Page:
A prospective charter school in Parkland County wants to teach healthy living skills by exposing students to nature, reducing their reliance on technology and teaching them how to prepare their own meals.
In partnership with the University of Alberta and YWCA Camp Yowochas, a 60-acre, year-round outdoor education centre 80 km west of Edmonton, Change Health Charter School aims to teach kindergarten through Grade 9 students in accordance with Alberta’s curriculum while using the camp’s facilities, located on Lake Wabamun, as an extension of the classroom.
Camp Yowochas community manager Felicia Ochs, who also sits on the charter board, said the school wants to create “enthusiasm and excitement” for outdoor learning by using nature to enhance student education.
With campgrounds and staff on hand, classes would have access to wetlands, hiking trails, rope courses and watercraft — to name a few facilities — in the afternoon after studying their core subjects in the morning, Ochs said, noting that indoor and outdoor activities can complement one another.
“These things can be taught in a cross-curricular fashion,” she said, “so everything you’re doing in the morning is building up to what you’re going to go and explore and experience with the community in the afternoon.”
The facilities on site offer the school different “delivery models” for education, Camp Yowochas director Terry Konyi said.
“Rather than talking about it in the classroom, we might be outside on the lake in a canoe learning about moving water, rather than just watching a video about it,” he said.
Camp Yowochas has long believed children need to spend more time outdoors when possible, he added, which made it a natural partner for the project.
“It was an opportunity for us to consistently involve a group of children outside and let them explore, ask questions and fall in love with the world so that they grew up wanting to honour it and protect it.”
The school also plans to reduce reliance on recreational technology, such as access to smartphones at times when students could be socializing, while maintaining its use for educational purposes.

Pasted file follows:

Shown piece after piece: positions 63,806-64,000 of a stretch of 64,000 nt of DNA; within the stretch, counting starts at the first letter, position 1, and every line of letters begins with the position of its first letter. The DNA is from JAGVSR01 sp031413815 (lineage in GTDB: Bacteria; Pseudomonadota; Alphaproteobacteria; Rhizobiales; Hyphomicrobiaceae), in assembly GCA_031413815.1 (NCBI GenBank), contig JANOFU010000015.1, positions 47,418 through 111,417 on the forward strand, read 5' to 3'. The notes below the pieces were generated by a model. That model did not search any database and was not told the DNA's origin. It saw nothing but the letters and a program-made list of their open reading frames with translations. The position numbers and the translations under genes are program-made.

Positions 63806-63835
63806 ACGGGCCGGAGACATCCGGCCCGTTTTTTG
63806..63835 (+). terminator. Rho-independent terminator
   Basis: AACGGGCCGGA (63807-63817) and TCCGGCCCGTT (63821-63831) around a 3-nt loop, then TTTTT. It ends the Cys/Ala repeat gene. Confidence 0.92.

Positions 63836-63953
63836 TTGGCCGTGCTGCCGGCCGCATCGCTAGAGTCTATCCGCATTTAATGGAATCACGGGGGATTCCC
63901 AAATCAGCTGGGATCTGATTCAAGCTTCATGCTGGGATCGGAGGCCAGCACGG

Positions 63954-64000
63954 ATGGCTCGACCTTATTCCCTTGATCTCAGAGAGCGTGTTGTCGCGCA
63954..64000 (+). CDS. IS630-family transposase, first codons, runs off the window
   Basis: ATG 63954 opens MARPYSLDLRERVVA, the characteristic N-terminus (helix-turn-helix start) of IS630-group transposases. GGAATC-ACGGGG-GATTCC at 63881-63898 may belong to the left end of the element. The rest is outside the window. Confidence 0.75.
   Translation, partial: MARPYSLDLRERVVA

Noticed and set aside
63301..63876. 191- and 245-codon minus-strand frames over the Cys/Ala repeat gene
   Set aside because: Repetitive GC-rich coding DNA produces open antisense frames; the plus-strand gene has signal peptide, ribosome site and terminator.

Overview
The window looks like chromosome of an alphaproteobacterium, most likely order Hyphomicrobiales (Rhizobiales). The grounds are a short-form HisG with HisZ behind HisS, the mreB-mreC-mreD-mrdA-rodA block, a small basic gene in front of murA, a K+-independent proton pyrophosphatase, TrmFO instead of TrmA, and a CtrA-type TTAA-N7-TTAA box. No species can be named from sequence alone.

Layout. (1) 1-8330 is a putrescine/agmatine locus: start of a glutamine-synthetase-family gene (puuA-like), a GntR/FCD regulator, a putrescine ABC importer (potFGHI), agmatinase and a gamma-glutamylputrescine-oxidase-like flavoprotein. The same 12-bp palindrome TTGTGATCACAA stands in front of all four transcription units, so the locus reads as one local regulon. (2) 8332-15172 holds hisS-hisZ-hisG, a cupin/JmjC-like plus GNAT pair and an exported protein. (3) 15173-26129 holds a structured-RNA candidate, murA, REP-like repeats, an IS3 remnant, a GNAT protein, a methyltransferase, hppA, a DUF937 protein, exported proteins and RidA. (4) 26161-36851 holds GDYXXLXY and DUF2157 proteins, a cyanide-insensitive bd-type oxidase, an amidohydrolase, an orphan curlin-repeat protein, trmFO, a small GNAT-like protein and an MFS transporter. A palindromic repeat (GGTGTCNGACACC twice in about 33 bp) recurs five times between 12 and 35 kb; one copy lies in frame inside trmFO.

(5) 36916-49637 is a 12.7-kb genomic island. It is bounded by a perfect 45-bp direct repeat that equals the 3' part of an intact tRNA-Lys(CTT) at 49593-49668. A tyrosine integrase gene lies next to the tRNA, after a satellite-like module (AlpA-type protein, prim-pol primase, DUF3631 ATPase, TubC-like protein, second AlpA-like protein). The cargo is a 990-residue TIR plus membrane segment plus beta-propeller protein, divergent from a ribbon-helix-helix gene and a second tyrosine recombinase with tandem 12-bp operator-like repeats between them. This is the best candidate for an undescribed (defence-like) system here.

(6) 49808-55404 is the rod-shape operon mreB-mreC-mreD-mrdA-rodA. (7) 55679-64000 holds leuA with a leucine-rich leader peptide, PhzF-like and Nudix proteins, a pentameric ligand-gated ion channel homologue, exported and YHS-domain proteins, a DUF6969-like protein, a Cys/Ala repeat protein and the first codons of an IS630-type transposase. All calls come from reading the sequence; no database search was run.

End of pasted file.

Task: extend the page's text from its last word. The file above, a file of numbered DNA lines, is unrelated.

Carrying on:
“We want to develop those pro-social behaviours, develop that social-emotional intelligence,” Ochs added. “But if the teachers determine that the technology is going to enhance the delivery of the curriculum, then great.”
Students, however, at this school won’t be the only ones doing the studying.
Dr. Doug Klein, a family physician and professor with the University of Alberta’s department of family medicine, is part of a research team prepared to evaluate the students’ progress including physical literacy, or fluency with bodily movements, and knowledge around nutrition and meal preparation, which students will also learn at school.
“What we’re trying to do with this school is make sure that adults actually have these skills that will keep them healthy and prevent those chronic diseases that I see in my office,” he added.
Klein, who has studied the role of diet and exercise play in preventing chronic disease, said the programming aims to help students ward off conditions such as diabetes in the long-term, but also give them the tools they need in the short-term to keep them out of the heath-care system — otherwise known as an “upstream” approach to protecting health.
“If you see someone drowning in the river, and you go and you pull them out, that’s what our health-care system is designed to do,” he said. “Rather than just pulling people out of the river, you actually need to go upstream and find out why people are ending up in the river in the first place.”
Planning to open in September 2023, the school is currently seeking an expression of interest from parents as part of its application to the province.
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